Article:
'Tragedy Hipsters' - The Twitter Stream That Every Person Commenting On Conflict Across The Globe Should Read
Jamiles Lartey is a political journalist with Guardian US, and like many others on social media, he expressed his sadness and grief at the heinous attacks on Paris on Friday night.
Lartey brought attention to the trend of grief-shaming that occurred following the outpour of solidarity for Paris and the lack of support for those lives lost in Lebanon, Syria and other parts of the world.
“People should be permitted to grieve, and seek redress for specific violence and suffer without being redirected or corrected”, he tweeted.
“You can raise attention to underconsidered suffering without guilting and judging people for being upset by the wrong things [sic]”.
Lartey made reference to the neuroscientifical research that explains why the human brain reacts to grief differently.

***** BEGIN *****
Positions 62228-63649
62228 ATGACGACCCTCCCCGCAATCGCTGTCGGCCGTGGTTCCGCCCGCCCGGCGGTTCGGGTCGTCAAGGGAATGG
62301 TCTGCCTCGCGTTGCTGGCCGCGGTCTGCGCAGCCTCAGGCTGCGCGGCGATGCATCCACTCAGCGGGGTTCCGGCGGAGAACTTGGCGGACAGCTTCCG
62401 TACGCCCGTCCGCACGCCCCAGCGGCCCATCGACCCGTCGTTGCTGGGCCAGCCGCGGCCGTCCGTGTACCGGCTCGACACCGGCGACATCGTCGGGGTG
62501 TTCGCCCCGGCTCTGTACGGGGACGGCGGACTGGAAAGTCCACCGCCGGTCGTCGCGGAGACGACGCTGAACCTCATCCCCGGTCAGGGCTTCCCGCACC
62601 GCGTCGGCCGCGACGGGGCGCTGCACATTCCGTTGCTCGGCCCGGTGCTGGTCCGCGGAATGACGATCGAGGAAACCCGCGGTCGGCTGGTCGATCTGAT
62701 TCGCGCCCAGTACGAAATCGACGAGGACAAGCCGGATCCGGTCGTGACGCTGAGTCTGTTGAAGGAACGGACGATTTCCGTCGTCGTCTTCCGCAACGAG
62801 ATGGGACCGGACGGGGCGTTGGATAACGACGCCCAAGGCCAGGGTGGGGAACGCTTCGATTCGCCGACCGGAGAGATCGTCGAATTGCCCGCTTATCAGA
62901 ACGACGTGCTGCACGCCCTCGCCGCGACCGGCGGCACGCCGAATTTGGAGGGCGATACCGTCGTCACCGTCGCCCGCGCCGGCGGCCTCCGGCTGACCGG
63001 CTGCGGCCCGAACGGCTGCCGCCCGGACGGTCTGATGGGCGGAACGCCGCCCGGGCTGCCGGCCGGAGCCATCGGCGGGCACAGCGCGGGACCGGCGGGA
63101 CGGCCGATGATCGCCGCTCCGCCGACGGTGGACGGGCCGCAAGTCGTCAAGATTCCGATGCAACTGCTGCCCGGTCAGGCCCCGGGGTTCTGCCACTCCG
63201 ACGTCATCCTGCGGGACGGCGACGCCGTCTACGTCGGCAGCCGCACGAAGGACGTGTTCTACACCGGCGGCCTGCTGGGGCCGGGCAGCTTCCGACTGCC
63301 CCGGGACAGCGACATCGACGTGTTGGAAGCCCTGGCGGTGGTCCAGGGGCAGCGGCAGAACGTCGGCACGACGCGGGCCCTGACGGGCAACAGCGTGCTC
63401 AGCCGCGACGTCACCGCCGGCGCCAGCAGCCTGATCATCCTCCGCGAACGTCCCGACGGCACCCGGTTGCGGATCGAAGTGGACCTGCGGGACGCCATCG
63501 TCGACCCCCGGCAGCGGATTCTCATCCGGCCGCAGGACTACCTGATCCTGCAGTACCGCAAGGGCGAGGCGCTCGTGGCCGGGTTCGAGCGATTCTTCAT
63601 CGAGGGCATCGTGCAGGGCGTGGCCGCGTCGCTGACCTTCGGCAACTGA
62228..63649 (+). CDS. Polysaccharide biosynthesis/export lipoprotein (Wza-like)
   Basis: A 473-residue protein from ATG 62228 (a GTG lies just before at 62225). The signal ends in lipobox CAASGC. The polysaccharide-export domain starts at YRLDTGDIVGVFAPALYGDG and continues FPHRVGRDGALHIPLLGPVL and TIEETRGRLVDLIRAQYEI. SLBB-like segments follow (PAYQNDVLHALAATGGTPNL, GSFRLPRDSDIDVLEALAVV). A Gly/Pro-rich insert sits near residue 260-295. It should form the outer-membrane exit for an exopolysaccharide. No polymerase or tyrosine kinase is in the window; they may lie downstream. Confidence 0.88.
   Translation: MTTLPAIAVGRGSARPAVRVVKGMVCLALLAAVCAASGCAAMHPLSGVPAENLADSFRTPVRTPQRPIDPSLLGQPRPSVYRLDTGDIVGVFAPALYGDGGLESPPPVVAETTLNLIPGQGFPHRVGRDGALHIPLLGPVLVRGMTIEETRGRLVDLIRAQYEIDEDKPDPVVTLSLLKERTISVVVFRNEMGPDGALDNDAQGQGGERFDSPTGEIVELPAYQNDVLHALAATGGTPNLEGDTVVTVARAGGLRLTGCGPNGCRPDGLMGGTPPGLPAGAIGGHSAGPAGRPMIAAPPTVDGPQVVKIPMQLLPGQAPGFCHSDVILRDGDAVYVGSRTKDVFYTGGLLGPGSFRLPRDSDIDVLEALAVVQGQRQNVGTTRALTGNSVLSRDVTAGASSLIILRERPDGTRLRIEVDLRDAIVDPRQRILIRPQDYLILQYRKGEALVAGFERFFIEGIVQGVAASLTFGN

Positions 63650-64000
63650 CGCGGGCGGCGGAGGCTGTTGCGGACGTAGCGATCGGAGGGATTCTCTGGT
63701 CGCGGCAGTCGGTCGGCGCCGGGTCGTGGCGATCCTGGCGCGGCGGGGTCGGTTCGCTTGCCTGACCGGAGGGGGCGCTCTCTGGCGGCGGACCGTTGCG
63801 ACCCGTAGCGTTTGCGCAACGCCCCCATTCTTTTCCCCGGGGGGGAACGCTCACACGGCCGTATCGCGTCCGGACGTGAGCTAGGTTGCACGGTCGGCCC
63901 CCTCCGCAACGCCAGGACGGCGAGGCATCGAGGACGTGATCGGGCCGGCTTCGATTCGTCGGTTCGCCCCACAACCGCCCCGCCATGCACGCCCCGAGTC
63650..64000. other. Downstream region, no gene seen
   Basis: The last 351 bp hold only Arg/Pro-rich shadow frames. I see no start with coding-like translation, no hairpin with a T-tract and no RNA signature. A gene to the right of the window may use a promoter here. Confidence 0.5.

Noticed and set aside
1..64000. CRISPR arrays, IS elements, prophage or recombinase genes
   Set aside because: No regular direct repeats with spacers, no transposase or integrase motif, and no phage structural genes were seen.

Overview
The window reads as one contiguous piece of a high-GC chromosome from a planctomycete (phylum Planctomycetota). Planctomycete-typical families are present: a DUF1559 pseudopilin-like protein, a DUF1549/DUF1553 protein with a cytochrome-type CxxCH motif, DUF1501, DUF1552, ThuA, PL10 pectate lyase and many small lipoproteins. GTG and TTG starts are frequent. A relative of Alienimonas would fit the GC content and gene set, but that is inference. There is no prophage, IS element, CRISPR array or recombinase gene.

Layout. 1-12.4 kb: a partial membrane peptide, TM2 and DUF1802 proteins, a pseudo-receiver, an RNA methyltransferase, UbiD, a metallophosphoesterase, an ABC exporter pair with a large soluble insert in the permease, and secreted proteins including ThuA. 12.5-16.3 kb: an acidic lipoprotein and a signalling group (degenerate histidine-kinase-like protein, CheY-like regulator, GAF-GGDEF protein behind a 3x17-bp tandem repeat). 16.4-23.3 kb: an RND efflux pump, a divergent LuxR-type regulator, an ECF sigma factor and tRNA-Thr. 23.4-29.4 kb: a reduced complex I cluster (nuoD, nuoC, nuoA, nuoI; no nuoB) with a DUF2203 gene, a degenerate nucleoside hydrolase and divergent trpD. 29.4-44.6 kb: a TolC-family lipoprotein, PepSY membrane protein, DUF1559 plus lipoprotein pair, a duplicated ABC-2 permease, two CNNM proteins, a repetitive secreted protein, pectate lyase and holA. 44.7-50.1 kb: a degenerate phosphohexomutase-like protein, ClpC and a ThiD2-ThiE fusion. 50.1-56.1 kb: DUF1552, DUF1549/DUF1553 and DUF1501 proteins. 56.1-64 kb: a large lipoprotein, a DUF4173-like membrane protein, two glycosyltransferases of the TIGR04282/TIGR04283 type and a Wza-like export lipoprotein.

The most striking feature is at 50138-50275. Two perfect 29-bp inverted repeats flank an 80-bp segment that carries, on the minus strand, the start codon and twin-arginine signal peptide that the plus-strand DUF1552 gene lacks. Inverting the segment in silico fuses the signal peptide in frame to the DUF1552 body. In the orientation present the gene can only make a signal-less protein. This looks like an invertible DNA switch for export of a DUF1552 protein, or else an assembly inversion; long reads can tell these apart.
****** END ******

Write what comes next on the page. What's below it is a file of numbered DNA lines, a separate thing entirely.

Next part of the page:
Some commentators today honestly sound like tragedy hipsters, "Bro- I care about suffering and death that you've never even heard of"
— Jamiles Lartey (@JamilesLartey) November 14, 2015
His comments on ‘tragedy hipsters’ resonated with many and to anyone who is using their personal social networks to commentate on conflicts throughout the world - the people that changed their profile photo on Facebook to the French flag and those who opposed it - this Twitter stream is a must read.